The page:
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P145 NOCTURNAL OXYGEN DESATURATION IS COMMON IN INTERSTITIAL LUNG DISEASE AND OCCURS IN PATIENTS WITHOUT RESTING OR EXERCISE-INDUCED HYPOXIA
TJ Corte, SJ Wort, S Talbot, AU Wells. Royal Brompton Hospital, London, UK
In patients with interstitial lung disease (ILD), nocturnal oxygen desaturation is associated with poorer quality of life and may contribute to long-term vascular stress. Nocturnal desaturation is thought to be common in ILD patients, with previous studies reporting its prevalence at 50–88%.
Aim: To determine the prevalence of nocturnal desaturation in ILD patients and in the subgroup of patients without resting or exercise-induced hypoxia.
Methods: We reviewed all ILD patients (n = 176, mean age 57.8 ± 13 years, 97 male) who had undergone overnight oximetry during 2005–8. All patients had pulmonary function and resting oxygen saturation (SpO2), and 125 had 6-minute walk testing (6MWT). Significant nocturnal desaturation was considered as spending ⩾10% of sleep with SpO2 ⩽90%. We determine the prevalence of nocturnal desaturation and its frequency in those without resting or exercise hypoxia.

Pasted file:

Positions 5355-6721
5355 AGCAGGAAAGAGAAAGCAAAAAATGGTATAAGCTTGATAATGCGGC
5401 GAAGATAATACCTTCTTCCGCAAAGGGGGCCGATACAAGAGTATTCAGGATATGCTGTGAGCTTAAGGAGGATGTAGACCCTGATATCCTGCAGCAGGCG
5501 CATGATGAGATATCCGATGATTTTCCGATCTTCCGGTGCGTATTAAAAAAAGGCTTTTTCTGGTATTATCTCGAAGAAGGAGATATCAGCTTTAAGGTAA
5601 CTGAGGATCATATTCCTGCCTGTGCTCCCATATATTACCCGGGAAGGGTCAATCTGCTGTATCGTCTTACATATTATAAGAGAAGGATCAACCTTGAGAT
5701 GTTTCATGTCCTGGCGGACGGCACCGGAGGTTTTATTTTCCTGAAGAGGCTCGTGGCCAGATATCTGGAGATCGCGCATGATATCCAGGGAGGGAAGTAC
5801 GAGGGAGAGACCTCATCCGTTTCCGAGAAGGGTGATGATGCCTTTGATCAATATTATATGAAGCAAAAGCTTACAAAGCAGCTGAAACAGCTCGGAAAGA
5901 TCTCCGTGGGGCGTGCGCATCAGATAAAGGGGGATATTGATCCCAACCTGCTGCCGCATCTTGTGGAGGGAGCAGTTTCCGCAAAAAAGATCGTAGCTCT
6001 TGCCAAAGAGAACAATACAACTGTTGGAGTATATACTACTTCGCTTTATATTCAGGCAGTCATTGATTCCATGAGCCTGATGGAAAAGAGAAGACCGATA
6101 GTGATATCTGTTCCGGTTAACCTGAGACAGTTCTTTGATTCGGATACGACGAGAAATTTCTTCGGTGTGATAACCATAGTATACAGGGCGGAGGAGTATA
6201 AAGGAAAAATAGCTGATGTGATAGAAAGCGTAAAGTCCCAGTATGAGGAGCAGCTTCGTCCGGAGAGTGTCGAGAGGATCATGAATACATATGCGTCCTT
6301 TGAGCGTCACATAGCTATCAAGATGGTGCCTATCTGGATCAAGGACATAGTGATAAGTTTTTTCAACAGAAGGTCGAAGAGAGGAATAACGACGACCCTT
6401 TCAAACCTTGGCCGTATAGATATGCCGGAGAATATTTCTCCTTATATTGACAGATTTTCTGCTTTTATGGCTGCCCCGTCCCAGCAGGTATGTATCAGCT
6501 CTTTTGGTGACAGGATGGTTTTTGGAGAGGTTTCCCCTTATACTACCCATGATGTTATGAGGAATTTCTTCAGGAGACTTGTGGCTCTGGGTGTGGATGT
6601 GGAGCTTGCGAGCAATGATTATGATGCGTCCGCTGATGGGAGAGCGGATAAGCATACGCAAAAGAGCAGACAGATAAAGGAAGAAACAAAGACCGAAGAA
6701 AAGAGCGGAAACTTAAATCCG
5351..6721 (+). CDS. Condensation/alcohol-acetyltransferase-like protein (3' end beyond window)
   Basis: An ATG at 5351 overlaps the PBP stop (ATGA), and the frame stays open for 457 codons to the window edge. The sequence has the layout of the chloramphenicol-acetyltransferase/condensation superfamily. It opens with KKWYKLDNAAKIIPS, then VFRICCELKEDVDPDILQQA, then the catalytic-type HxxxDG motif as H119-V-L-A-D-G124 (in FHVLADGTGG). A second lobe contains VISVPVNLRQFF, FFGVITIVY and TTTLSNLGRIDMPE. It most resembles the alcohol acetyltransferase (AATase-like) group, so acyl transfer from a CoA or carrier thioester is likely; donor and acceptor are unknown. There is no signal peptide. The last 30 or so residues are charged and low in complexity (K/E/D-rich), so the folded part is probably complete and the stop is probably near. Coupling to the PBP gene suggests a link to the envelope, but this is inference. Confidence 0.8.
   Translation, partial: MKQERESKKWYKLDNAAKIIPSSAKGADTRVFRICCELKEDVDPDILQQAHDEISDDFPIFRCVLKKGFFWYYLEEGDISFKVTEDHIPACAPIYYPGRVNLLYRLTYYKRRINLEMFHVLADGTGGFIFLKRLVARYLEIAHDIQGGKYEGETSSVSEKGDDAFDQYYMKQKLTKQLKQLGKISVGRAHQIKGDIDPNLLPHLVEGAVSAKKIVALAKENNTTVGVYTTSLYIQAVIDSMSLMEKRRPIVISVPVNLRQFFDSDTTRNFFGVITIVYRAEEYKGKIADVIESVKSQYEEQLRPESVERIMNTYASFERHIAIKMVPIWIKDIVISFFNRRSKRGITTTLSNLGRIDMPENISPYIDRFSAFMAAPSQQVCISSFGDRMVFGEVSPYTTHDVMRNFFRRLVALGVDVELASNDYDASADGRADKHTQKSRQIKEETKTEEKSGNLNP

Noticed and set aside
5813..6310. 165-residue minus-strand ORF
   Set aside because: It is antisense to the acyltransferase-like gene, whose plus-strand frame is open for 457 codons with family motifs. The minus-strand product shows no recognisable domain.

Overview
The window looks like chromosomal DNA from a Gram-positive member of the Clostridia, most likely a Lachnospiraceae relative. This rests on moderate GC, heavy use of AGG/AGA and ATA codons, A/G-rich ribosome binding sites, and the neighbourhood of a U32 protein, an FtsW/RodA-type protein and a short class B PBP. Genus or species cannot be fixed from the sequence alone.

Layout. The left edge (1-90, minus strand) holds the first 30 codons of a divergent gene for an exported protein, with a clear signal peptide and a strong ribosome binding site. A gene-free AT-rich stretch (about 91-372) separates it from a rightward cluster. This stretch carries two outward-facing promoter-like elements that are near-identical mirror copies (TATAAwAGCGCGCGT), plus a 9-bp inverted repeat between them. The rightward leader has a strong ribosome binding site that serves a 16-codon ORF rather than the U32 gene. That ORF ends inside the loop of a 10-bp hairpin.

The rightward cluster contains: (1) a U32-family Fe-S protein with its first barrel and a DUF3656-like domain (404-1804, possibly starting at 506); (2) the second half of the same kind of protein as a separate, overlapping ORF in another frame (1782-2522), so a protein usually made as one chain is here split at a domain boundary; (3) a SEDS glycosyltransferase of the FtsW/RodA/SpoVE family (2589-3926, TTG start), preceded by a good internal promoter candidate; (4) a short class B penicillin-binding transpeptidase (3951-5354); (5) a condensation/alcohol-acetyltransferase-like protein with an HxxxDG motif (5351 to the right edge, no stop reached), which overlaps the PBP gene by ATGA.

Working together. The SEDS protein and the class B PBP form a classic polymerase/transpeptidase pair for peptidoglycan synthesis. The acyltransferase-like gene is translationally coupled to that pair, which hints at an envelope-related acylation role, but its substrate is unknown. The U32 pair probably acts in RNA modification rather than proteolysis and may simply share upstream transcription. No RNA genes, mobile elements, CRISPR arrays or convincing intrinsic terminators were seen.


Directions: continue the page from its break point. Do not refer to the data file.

Results: On overnight oximetry, 128 (73%) patients had oxygen desaturation to ⩽90% at any stage of the night. However, 73 (42%) had significant nocturnal desaturation (⩾10% of sleep with SpO2 ⩽90%). Mean minimum SpO2 was 84.0 ± 8.6% and fall in SpO2 was 11.4 ± 8.4%. Patients spent an average of 18.1 ± 26.9% of the night below 90%. On 6MWT, mean end SpO2 was 87.9 ± 7.5% and 6MWT distance was 325.4 ± 124.8 m. Sixty-two (50%) had oxygen desaturation to ⩽88% during 6MWT. Patients had a mean body mass index of 28.4 ± 6.7 kg/m2; TLco% 37.3 ± 16.6%; FVC% 66.3 ± 23.4% and SpO2 95.4 ± 2.5%. As demonstrated in the table, nocturnal desaturation was present in 49 of 149 (33%) patients without resting hypoxia and in 37 of 63 (59%) patients without desaturation on 6MWT.
Conclusion: Nocturnal desaturation is …